Spassky has not played a serious game of chess since 2009. In 2012, under somewhat mysterious circumstances, he abandoned France and returned to Russia and at the age of 85 he is the oldest surviving world champion. He has returned to the Russian Orthodox Church and still regards himself as a Russian nationalist, though his views on Putin’s invasion of Ukraine are unknown. He describes himself as being “in the endgame of life,” and recently told an interviewer: “Do you know that joke about two chess players? Apostles Peter and Paul tell them: ‘Chess is a sin, so you don’t get into heaven. But you can choose between socialist and capitalist hell.’ ‘Of course we choose socialist hell!’ ‘Why?’ ‘There’s always a shortage of either firewood or cauldrons!’”
Spassky will go down in chess history for many reasons. But one memory is especially striking. In the 1972 Reykjavík contest, he lost Game 6 to Fischer in what was a brilliant victory for the American. It is a measure of his greatness that, despite the loss, and in full view of the world, Boris Spassky applauded.
Raymond Keene is a chess grandmaster, author and columnist who was the Times’ chess correspondent for more than 30 years
1942 Five-year-old Boris Vasilievich Spassky is taught chess moves on a train journey while being evacuated from Leningrad during the second world war siege.
1947 Now recognised as a prodigy and being coached by Vladimir Zak, who will later coach Viktor Korchnoi, the 10-year-old Spassky defeats 36-year-old future three-time world champion Mikhail Botvinnik in a simultaneous exhibition match.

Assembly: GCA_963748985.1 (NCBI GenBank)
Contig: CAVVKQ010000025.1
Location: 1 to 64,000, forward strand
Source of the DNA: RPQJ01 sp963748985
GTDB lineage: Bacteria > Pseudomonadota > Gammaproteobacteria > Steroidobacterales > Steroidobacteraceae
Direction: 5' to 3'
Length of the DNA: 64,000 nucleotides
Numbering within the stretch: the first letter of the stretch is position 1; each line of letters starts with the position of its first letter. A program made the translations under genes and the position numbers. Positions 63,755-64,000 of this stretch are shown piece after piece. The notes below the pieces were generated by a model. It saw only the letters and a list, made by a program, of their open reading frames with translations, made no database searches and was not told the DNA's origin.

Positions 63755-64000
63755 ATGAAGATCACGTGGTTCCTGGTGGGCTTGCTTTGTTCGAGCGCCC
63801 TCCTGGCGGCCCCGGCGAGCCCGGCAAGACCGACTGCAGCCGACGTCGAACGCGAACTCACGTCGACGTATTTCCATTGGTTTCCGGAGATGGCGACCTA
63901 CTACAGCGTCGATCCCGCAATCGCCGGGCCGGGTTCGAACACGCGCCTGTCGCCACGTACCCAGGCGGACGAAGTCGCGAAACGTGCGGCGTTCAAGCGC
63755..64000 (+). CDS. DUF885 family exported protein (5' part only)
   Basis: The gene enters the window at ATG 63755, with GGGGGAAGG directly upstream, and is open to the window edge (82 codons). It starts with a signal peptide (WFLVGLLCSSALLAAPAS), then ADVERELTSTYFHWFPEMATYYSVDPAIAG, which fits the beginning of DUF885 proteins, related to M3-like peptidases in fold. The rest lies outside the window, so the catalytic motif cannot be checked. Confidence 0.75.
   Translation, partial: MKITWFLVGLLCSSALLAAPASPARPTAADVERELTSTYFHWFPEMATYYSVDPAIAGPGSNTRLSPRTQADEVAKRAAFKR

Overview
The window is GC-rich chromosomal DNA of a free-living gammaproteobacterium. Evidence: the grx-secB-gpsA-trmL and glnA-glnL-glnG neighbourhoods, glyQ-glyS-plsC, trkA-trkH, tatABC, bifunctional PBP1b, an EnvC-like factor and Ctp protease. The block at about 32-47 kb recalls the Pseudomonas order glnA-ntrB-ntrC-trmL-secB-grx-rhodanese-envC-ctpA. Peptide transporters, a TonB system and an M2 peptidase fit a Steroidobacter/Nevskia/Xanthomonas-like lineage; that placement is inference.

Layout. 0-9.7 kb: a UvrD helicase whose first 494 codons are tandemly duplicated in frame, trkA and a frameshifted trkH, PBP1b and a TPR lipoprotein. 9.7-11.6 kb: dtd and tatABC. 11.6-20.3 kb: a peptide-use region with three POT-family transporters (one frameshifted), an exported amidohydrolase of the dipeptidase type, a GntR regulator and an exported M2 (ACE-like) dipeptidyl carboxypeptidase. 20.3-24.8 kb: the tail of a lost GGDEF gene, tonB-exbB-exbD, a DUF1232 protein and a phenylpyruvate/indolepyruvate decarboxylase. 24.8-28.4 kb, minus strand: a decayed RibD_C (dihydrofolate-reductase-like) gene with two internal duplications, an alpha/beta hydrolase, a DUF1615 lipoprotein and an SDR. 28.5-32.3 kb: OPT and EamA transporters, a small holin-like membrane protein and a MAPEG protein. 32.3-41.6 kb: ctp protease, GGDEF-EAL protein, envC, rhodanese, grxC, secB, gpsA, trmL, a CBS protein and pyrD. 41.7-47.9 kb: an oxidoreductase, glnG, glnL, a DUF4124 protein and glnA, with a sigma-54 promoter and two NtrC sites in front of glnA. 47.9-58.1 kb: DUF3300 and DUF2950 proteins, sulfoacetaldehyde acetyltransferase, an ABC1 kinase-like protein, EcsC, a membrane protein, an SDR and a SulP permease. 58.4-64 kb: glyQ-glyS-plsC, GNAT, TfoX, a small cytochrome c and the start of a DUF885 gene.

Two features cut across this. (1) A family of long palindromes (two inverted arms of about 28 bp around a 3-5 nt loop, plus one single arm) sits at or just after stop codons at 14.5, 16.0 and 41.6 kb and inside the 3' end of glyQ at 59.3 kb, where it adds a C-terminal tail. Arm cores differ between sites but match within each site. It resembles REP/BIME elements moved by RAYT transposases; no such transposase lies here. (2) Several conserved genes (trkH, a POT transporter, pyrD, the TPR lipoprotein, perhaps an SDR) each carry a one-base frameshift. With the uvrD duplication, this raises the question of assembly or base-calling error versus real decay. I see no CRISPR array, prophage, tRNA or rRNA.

1953 Finishes fourth in his international debut in a tournament held in Bucharest, Romania; it is won by his new trainer, Alexander Tolush.
1955 Wins the world junior championships in Belgium. Named a Grandmaster at the age of 18, at the time the youngest ever.
1956 In January, Spassky finishes joint-first in the Soviet championships, but loses in a play-off. It is the start of a four-year slump in his career, although in 1960 he does beat Bobby Fischer in their first meeting.
1961 Splits with Tolush and also with his first wife, Nadezda Konstantinovna, after two years of marriage. He describes their relationship as being like a meeting between “two bishops of different colours”. Develops all-round style of play under new coach Igor Bondarevsky. Wins the first of two Soviet championships.
1966-69 Spassky plays Soviet compatriot Tigran Petrosian twice for the world championship, losing their first encounter by 12½ points to 11½ but exacting his revenge three years later to take the title for the first time by 12½ points to 10½.
1972 In the “Match of the Century”, Spassky is defeated 12½-8½ by Fischer in the world championship held at the Laugardalshöll arena in Reykjavík despite the American losing the first game and forfeiting the second.
1973-80 Spassky initially puts the disappointment of Reykjavík behind him to win the 1973 Soviet championship against a strong field. But, even with Fischer refusing to take part, his quest to regain his world title falls short when he loses in qualifying tournaments to eventual 1975 champion Anatoly Karpov and then to 1978 runner-up Viktor Korchnoi.
1976 Leaves the USSR for France with third wife Marina Yurievna Shcherbachova (he was married to Zakharovna Solovyova between 1967 and 1974). He later becomes a French citizen and represents the country in tournaments, though by the late 1980s he has become only a mid-tier player.
1992 Accepts the equivalent of £2.7m in today’s money for a rematch with Fischer, who has not played a tournament for two decades. Spassky is easily defeated.
2012 Spassky, who has suffered strokes in 2006 and 2010, is declared missing from his apartment in Paris. He eventually emerges in Moscow, to where he says friends have helped him escape. “I am not a rich man, but maybe someone had a financial interest in seeing me dead as soon as possible,” he says.